One way to improve your financial position is to keep tabs on your credit score. It’s an integral part of almost every major purchase you will make in your life. Here are 8 ways to keep your credit score as good as possible.

 #1 Check your credit report

Keeping a pulse on your credit report is an essential first step to the process. Your credit report is the information collected by credit bureaus (TransUnion and Equifax are the largest in Canada) about how regularly you pay your bills, how much debt you have and other financial details. This is what banks and other lenders use to determine if they’ll give you money and credit.

You should check your credit report twice a year. You can get a copy of your credit record for free. Not only is it an opportunity to correct any errors but it can also quickly alert you to identity theft.


#2 Pay off your debt

Obviously banks would rather lend to people who aren’t struggling to pay off a lot of other loans and debts. Paying down debts will reduce interest payments and will allow you to keep more money in your pocket. That improves your debt service ratio.

This ratio shows the credit bureaus what percentage of your credit you are using. Lower percentages look good, whereas higher percentages can negatively impact your credit score.

Paying off your debt is a critical step in improving your overall credit.

 

#3 Maintain accounts in your own name

Ensure that any services or products you use have you listed as the account holder. This will allow the payment history to be associated to you.

For example, if your parents bought you a cell phone plan in their name for your 18th birthday, and you’ve been the one making the payments, you will not be benefiting from your great payment history.

Instead, make sure to add your name as the account holder. You’re making the payments, you might as well get the credit for it.


#4 Pay on time!

One of the most important questions lenders ask when considering you for credit is whether or not you make your payments on time. Missed or late payments are a big factor in your credit score and,  if you consistently miss or make late payments, it can really hurt you.

 

#5 Setup payment reminders

A good way to stay on top of your payments is to set up payment reminders for yourself. Find an app that can send you notifications and book yourself an appointment to make payments.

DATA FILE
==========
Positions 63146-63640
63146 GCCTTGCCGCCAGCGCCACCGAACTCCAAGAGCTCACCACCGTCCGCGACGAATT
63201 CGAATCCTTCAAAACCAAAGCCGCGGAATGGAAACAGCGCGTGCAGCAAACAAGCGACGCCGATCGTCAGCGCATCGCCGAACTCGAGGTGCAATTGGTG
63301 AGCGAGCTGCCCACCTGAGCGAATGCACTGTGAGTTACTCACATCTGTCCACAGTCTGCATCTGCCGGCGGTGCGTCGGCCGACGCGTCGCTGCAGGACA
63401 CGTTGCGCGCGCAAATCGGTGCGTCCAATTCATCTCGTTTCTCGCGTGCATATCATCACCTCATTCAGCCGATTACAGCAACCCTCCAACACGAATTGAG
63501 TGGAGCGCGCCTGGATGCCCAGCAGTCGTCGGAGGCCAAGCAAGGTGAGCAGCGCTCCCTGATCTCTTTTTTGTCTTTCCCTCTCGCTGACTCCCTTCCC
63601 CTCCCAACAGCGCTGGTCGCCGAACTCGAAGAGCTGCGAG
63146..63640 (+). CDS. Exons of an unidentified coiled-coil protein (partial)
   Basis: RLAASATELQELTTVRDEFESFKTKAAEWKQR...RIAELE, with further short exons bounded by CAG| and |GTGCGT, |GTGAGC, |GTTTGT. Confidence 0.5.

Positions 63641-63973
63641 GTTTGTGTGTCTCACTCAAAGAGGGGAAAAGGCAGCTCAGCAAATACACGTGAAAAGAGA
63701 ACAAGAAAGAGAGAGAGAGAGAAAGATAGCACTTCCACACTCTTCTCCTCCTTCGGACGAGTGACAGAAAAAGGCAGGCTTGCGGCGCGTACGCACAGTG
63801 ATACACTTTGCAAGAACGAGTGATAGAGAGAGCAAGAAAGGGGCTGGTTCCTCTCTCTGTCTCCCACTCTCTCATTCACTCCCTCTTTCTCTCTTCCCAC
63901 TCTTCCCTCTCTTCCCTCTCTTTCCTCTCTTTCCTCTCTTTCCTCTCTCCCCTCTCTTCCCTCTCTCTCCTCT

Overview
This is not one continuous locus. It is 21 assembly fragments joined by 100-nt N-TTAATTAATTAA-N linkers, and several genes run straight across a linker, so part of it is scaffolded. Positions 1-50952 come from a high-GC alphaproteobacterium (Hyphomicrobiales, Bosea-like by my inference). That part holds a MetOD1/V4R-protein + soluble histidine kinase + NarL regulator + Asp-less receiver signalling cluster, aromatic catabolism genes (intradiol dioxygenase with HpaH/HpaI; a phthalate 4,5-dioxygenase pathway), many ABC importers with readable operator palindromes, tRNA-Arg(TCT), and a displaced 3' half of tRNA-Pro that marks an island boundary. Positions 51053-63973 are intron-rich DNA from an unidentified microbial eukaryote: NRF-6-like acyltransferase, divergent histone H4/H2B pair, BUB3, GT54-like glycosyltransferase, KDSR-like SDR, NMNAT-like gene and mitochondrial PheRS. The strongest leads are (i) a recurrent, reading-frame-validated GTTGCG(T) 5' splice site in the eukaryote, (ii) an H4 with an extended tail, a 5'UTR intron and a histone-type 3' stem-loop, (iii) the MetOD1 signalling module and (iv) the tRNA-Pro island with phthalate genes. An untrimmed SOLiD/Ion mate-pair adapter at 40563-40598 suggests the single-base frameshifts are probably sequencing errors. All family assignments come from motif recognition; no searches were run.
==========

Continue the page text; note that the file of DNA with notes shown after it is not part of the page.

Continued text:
#6 Dispute errors

If there is inaccurate information on your credit report, you can contact the creditor and request to have the inaccurate information removed.

There’s no guarantee that they will help you out and there is no obligation on their part to do so. The way to approach this is to make sure that the issue has been resolved on your end. From there, reach out to them and provide an explanation for why things went the way they did.

Be kind and sincere when contacting them and hope for the best! It also helps if you’ve been making payments to them on time since the negative incident.


#7 Settle debts with collections agencies

Collection items reported by collection agencies could seriously impact your credit score. Pay them.

Be aware that paying off a collection account will not remove it from your credit report but the collection agencies will update the credit bureaus with your payments. The collection items as well as your payment history will remain visible for seven years. The sooner you pay off any collection agency, the sooner it will be removed from your credit report.


#8 Have patience

If you follow these steps, you’ll have a good chance of improving your credit score, but it won’t happen overnight. Stay consistent with your payments, keep your balances low and be the type of person to whom you would be comfortable lending money. After some time you will reap the benefits of an improved credit score.

 

 

Sources:

http://blog.equifax.com/credit/five-tips-to-help-improve-your-credit-score-and-creditworthiness/
http://money.usnews.com/money/personal-finance/articles/2015/06/23/10-simple-ways-to-raise-your-credit-score
http://www.myfico.com/crediteducation/improveyourscore.aspx
http://personalfinance.duke.edu/how-can-i-improve-my-credit-score
https://www.ontario.ca/page/credit-reports